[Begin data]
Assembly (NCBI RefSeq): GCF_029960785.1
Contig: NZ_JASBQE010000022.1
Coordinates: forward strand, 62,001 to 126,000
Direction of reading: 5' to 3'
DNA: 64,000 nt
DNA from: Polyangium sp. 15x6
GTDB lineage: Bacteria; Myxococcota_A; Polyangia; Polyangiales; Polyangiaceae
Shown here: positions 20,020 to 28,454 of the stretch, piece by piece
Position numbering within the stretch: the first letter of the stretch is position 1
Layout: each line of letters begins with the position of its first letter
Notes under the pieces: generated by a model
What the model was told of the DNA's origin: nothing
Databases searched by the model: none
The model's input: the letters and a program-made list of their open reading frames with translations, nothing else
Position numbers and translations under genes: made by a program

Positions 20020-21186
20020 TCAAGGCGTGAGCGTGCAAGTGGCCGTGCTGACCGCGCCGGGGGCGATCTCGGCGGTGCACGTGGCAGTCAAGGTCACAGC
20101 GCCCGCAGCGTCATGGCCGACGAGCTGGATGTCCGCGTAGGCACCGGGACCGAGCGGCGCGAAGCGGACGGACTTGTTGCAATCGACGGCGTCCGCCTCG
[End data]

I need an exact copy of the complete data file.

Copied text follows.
Assembly (NCBI RefSeq): GCF_029960785.1
Contig: NZ_JASBQE010000022.1
Coordinates: forward strand, 62,001 to 126,000
Direction of reading: 5' to 3'
DNA: 64,000 nt
DNA from: Polyangium sp. 15x6
GTDB lineage: Bacteria; Myxococcota_A; Polyangia; Polyangiales; Polyangiaceae
Shown here: positions 20,020 to 28,454 of the stretch, piece by piece
Position numbering within the stretch: the first letter of the stretch is position 1
Layout: each line of letters begins with the position of its first letter
Notes under the pieces: generated by a model
What the model was told of the DNA's origin: nothing
Databases searched by the model: none
The model's input: the letters and a program-made list of their open reading frames with translations, nothing else
Position numbers and translations under genes: made by a program

Positions 20020-21186
20020 TCAAGGCGTGAGCGTGCAAGTGGCCGTGCTGACCGCGCCGGGGGCGATCTCGGCGGTGCACGTGGCAGTCAAGGTCACAGC
20101 GCCCGCAGCGTCATGGCCGACGAGCTGGATGTCCGCGTAGGCACCGGGACCGAGCGGCGCGAAGCGGACGGACTTGTTGCAATCGACGGCGTCCGCCTCG